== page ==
Routledge Handbook of Water and Health
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Routledge Handbook of Water and Health

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Description

This comprehensive handbook provides an authoritative source of information on global water and health, suitable for interdisciplinary teaching for advanced undergraduate and postgraduate students. It covers both developing and developed country concerns.





It is organized into sections covering: hazards (including disease, chemicals and other contaminants); exposure; interventions; intervention implementation; distal influences; policies and their implementation; investigative tools; and historic cases. It offers 71 analytical and engaging chapters, each representing a session of teaching or graduate seminar.





Written by a team of expert authors from around the world, many of whom are actively teaching the subject, the book provides a thorough and balanced overview of current knowledge, issues and relevant debates, integrating information from the environmental, health and social sciences.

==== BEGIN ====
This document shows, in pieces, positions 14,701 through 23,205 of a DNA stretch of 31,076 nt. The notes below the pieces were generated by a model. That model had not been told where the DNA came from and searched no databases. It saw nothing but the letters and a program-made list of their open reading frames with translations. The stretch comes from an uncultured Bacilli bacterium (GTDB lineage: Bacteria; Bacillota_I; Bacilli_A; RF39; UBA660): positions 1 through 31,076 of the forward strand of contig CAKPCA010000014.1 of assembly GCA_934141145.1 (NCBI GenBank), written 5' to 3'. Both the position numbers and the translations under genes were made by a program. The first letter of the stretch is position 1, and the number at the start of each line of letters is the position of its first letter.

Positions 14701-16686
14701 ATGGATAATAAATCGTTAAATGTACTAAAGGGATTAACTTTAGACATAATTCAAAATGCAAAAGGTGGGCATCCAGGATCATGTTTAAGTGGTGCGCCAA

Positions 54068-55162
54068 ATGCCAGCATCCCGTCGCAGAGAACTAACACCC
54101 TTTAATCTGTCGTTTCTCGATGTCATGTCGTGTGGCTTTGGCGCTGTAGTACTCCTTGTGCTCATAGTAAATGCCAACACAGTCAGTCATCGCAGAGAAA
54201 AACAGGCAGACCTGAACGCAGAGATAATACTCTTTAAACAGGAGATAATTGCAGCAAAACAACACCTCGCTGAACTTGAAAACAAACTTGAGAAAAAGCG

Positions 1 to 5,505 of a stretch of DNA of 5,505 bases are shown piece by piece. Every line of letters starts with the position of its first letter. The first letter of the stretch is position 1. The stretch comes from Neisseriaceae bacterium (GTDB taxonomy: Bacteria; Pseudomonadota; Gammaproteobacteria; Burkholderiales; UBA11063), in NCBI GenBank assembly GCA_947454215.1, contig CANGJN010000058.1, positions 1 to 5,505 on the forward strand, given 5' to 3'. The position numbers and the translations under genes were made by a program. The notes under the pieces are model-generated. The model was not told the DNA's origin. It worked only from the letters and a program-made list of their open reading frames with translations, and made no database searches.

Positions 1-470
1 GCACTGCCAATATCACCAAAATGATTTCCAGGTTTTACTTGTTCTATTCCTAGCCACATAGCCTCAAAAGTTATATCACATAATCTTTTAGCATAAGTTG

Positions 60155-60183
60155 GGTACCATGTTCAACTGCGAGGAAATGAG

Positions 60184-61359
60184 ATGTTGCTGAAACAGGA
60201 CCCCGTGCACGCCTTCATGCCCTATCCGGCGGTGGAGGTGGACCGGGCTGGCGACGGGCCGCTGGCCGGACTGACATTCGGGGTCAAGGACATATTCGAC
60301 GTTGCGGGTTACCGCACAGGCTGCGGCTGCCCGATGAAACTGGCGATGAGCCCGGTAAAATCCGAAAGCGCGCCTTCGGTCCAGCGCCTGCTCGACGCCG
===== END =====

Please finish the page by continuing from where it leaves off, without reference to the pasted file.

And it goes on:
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Product details

  • Hardback | 732 pages
  • 171 x 248 x 38.1mm | 1,656g
  • ROUTLEDGE
  • London, United Kingdom
  • English
  • 75 Line drawings, black and white; 11 Halftones, black and white; 66 Tables, black and white; 152 Illustrations, black and white
  • 1138910074
  • 9781138910072

Table of contents

1. Introduction


Jamie Bartram and Rachel Baum


Part 1: Water-related Hazards


2. Introduction: Water-related Hazards


Stephanie McFadyen and William Robertson


3. Bradley Classification of Disease Transmission Routes for Water-related Hazards


Jamie Bartram and Paul Hunter


4. Waterborne and Water-washed Disease


Mark D. Sobsey


5. Water-based Disease and Microbial Growth


Charles P. Gerba and Gordon Nichols


6. Water Related Insect Vectors of Disease


Arne Bomblies


7. Health Impacts of Water Carriage


Jo-Anne Geere


8. Hazards from Legionella


Richard Bentham


9. Toxic Cyanobacteria


Ron W. Zurawell


10. Chemical Hazards


Lisa Smeester, Andrew E. Yosim and Rebecca C. Fry


11. Radionuclides in Water